Lincoln practically made his own the motto ascribed to the Jesuits, " The goal of to-day, the starting-point of tomorrow.” Even before to-day's goal was reached, his eye was measuring the next stage. While his patient shoulders were still bowed under the weight of war, his hands were reaching out to the work of reconstruction. In December, 1863, a year after the Emancipation Proclamation, he issued another proclamation. In this he offered full amnesty to all who had taken arms against the government, on condition simply of an oath to support the Constitution, and all laws and proclamations concerning slavery until such were legally overruled. From this amnesty were excepted those who had held diplomatic or high military offices in the Confederacy; those who had left Congress or the army or navy to aid the Confederate cause; and those who had

maltreated negro prisoners of war. Whether Lincoln in his own mind regarded the official classes as more blameworthy or more dangerous than their followers, we can only surmise; but he doubtless considered that public opinion was not ripe—the war being still flagrant-for a wider offer of pardon.

Further, he invited a return of the seceded States to their former relations, under these conditions: Wherever a number of voters equal to one-tenth of the registered list of 1860, having individually taken the oath of allegiance, shall unite to form a loyal State government, their organization will be recognized by the Federal government. It is desirable to retain as far as practicable the old State boundaries, constitution, and laws. Such a State government may make regulations for the negroes,-if their freedom and education are provided for,-as a “laboring, homeless, and landless class." The admission of representatives and senators must depend on the action of Congress.

Under this plan-regarded by the President as somewhat tentative and provisional, and expressly made dependent on Congress for its consummation by the admission of senators and representatives—within the next twelve months governments were established in three States where the Union arms were partly in the ascendant, Louisiana, Arkansas, and Tennessee. Congress, in July, 1864, passed a reconstruction bill on more radical lines; assuming that the rebel States were by their own act extinguished as States and were to be created de novo; directing that a provisional governor be forthwith appointed for every such State; requiring the new Legislatures to abolish slavery, exclude high Confederate officials from office, and annul the Confederate debt. The President let this bill fail for want of his signature, and in a proclamation explained his objections: He was not ready to accept the “ State suicide” theory; he did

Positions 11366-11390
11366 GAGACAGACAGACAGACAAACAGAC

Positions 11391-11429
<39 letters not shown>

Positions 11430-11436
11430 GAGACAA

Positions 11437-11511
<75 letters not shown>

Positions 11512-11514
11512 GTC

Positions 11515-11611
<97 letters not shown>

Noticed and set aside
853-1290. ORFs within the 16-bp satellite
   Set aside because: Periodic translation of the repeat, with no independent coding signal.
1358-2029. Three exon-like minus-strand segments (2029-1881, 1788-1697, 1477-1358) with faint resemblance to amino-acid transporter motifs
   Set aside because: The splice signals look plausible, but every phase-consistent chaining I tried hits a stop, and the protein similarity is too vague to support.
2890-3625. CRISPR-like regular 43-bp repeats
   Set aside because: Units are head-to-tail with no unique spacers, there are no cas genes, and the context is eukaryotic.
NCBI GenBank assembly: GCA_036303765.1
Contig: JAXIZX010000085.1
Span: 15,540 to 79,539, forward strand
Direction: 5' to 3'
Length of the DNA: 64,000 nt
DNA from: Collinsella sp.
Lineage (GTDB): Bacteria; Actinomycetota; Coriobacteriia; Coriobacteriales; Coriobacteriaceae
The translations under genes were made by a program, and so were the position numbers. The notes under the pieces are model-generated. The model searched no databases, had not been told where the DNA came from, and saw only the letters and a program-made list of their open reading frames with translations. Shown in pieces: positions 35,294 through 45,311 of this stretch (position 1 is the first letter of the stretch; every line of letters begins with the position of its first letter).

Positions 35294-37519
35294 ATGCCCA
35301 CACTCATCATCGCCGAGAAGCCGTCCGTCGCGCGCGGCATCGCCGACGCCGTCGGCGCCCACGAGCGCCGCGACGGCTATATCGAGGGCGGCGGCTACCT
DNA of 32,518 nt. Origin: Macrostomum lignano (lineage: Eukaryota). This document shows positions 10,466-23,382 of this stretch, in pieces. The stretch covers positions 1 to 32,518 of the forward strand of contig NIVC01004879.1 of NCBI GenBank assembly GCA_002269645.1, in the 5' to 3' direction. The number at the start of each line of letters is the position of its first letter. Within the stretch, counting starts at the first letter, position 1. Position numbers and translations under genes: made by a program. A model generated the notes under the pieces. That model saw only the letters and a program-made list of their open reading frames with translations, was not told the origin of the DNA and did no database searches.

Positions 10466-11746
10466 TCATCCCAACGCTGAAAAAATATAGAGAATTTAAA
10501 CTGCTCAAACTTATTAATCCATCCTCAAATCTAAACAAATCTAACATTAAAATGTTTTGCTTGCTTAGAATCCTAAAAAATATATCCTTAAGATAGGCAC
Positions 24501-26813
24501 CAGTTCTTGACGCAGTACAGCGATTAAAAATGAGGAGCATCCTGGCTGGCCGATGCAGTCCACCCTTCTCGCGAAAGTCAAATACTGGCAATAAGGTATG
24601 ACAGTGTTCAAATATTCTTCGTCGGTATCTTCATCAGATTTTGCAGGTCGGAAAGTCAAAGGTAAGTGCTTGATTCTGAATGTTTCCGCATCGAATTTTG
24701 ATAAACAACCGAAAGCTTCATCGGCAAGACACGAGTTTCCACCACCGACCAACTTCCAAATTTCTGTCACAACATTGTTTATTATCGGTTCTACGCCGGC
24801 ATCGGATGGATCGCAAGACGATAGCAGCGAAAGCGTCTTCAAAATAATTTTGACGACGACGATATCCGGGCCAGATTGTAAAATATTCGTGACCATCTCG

not want to rest the abolition of slavery on the fiat of Congress (he was looking for the adoption of the Thirteenth Amendment); and he was unwilling to sacrifice the provisional governments already set up in Louisiana and Arkansas. If in any other State a movement on the congressional plan was initiated, that might do well; but for any hard-and-fast, all-round plan the time was not ripe. The radicals, led by Wade and Henry Winter Davis, chafed bitterly, but Lincoln was not an easy man to fix a quarrel on.

In the following winter, 1864-5, the new Louisiana Legislature, recognized and encouraged by the President, elected two senators who applied at Washington for admission. The judiciary committee, headed by Lyman Trumbull, reported in their favor, and the large majority of the Senate took the same view. But Sumner was strongly opposed to beginning the readmission of the rebel States to congressional power until the rights of the freedmen were fully and finally established. Aided by two other radicals, Wade of Ohio and Zachariah Chandler of Michigan, he "talked against time," and defeated action until the end of the session. Under senatorial usage it was legitimate—but it was exasperating. The little world of Washington, always greatly given to tempests in a teapot, looked for a break between the President and the foremost man of his supporters. What it saw instead was, at the inauguration ball, Mr. Sumner entering in company with the President and with Mrs. Lincoln on his arm! No, Lincoln was not going to quarrel with Sumner—nor with any one, if it lay with him.

Richmond was taken, and through its streets moved the gaunt form of the President, his eyes taking grave, kind note of all. Back to Washington, and the supreme word comes at last. Lee has surrendered, the war is over, the